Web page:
The heroic saga of Saving Private Lynch? (Regular readers will know I've written about the courageous couple who reported Lynch's location.)
Iraqis Say Lynch Raid Faced No Resistance Hassan and other doctors said they were on duty that evening, when "we heard a big thumping nearby the hospital. And the sound of helicopters -- not just one. Then someone from the hospital, a colleague, said soldiers were entering the hospital from the back door."
"We agreed to stay in one room, not to intervene," Hassan said. The soldiers broke down several doors in the hospital before locating Lynch ..."
They had to break down a buncha doors looking for the young lady? Odd ... they knew where she was. And Lynch apparently sustained injuries when her vehicle overturned ... dang, first you make a wrong turn inro enemy territory, then hit the ditch. Yikes!
But life for some involves no heroic rescues: ""I was shot by the Americans," said Akeel Kadhim, 20, a student whose left leg was amputated. "I was running to another wounded person, trying to save him. . . . We are innocent. We were not fighting. We were not resisting. I tried to save an innocent person. Why did they shoot me?" In the next bed, Hassan Aoda, 28, said he was riding on a bus with 28 other Iraqis when a U.S. armored vehicle opened fire on them at a road crossing on March 25. "I don't know why they shot at us," he said, lying on his back and nursing a fractured left shoulder and arm. "I'm an innocent person. I wasn't fighting the Americans."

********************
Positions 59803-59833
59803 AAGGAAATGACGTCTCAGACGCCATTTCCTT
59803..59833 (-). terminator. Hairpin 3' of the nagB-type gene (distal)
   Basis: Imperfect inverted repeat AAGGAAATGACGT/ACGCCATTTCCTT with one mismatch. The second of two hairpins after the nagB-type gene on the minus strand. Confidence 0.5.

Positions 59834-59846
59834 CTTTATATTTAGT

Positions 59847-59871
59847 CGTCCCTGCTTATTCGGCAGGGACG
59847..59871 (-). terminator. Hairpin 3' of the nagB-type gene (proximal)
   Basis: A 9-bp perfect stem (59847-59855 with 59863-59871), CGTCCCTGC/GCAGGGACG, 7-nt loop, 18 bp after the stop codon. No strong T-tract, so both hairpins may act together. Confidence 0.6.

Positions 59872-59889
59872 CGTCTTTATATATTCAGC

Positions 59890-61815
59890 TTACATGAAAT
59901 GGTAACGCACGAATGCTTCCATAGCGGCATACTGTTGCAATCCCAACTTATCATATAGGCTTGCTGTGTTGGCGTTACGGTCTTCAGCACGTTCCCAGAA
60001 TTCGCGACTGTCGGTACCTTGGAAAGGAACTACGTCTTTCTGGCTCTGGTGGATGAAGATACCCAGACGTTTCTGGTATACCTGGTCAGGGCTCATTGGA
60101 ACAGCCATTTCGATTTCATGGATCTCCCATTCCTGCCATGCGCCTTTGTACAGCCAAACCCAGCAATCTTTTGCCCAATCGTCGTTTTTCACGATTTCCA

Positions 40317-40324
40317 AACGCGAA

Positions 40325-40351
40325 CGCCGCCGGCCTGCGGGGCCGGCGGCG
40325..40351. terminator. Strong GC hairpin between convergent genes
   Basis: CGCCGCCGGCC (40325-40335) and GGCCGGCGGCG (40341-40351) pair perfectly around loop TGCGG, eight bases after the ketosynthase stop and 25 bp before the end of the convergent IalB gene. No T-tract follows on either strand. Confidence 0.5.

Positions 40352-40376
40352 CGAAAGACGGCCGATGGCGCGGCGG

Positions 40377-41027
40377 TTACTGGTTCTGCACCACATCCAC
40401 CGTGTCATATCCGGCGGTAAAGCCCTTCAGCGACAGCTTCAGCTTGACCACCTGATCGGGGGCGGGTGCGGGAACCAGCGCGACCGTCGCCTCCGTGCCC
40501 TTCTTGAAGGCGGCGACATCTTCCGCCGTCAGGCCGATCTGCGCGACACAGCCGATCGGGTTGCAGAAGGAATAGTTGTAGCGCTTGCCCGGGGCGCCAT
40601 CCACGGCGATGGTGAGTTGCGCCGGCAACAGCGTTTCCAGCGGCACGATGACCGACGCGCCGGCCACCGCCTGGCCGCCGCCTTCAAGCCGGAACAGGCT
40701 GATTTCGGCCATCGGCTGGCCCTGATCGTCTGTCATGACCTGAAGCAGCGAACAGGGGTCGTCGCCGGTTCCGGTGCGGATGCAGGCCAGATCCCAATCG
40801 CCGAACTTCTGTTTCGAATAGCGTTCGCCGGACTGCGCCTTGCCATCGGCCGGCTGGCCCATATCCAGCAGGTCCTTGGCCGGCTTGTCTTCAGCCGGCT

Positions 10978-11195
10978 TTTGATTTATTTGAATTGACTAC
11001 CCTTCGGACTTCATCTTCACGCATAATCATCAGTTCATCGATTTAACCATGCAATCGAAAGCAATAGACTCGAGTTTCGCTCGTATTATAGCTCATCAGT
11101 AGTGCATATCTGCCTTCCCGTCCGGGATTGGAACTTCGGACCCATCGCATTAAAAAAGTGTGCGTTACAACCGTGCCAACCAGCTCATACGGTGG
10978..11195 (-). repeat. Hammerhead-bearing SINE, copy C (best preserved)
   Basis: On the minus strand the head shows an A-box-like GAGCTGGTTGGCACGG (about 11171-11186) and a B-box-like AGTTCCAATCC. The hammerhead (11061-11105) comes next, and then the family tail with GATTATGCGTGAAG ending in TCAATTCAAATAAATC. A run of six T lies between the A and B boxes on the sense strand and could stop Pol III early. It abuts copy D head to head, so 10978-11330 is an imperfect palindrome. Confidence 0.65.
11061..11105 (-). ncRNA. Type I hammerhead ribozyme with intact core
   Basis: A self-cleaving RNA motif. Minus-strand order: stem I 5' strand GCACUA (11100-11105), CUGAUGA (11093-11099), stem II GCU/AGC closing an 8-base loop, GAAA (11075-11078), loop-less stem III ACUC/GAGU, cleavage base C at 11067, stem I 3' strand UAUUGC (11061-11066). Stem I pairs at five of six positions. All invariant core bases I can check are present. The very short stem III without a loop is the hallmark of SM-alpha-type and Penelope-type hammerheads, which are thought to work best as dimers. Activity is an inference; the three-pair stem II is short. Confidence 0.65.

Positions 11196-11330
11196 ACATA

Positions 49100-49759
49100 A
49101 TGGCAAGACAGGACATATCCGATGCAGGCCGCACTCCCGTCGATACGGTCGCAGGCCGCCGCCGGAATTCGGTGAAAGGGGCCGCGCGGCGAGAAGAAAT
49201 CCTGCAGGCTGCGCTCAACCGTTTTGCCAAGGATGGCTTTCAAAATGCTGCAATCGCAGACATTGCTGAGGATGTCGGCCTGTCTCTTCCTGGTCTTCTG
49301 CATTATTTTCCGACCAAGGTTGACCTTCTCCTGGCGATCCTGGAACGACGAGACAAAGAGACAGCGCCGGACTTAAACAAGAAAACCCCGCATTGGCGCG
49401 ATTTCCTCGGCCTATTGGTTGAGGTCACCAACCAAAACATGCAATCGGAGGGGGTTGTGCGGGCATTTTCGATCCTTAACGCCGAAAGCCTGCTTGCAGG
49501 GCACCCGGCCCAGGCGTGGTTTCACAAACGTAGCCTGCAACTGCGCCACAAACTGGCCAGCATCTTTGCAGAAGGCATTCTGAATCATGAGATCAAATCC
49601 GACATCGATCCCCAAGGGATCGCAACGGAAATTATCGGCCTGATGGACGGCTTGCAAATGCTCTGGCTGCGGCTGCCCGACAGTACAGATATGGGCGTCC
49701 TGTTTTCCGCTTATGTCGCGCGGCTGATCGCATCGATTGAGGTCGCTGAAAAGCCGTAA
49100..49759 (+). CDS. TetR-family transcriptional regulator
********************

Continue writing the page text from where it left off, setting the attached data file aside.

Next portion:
As BadAttitude puts it: "The Pentagon figured, correctly, that their best play under the circumstances was to shut up. If they sat on the truth, the press could be counted on to print the legend."
The TimesOnline version reveals the cowboy nature of the "liberators": "Four doctors and two patients, one of whom was paralysed and on an intravenous drip, were bound and handcuffed as American soldiers rampaged through the wards, searching for departed members of the Saddam regime. An ambulance driver who tried to carry Private Lynch to the American forces close to the city was shot at by US troops the day before their mission.
... The Iraqi intelligence officers told the hospital that Private Lynch would soon be transferred to Baghdad, a prospect that terrified her. After her condition stabilised, they ordered Dr Harith to transfer Jessica to another hospital.
Instead he told the ambulance driver to deliver her to one of the American outposts that had already been established on the ouskirts of the city. "But when he reached their checkpoint, the Americans fired at him," he said. "[I guess the troops wanted to wait til there were cameras or reporters around.]
(Kinda reminds me of the hopped-up junky flying the fighter who dropped a bomb on our troops in Afghanistan [4 dead; 8 wounded]. Word is that his superiors have said they noticed. Geez, ain't that skeery?!)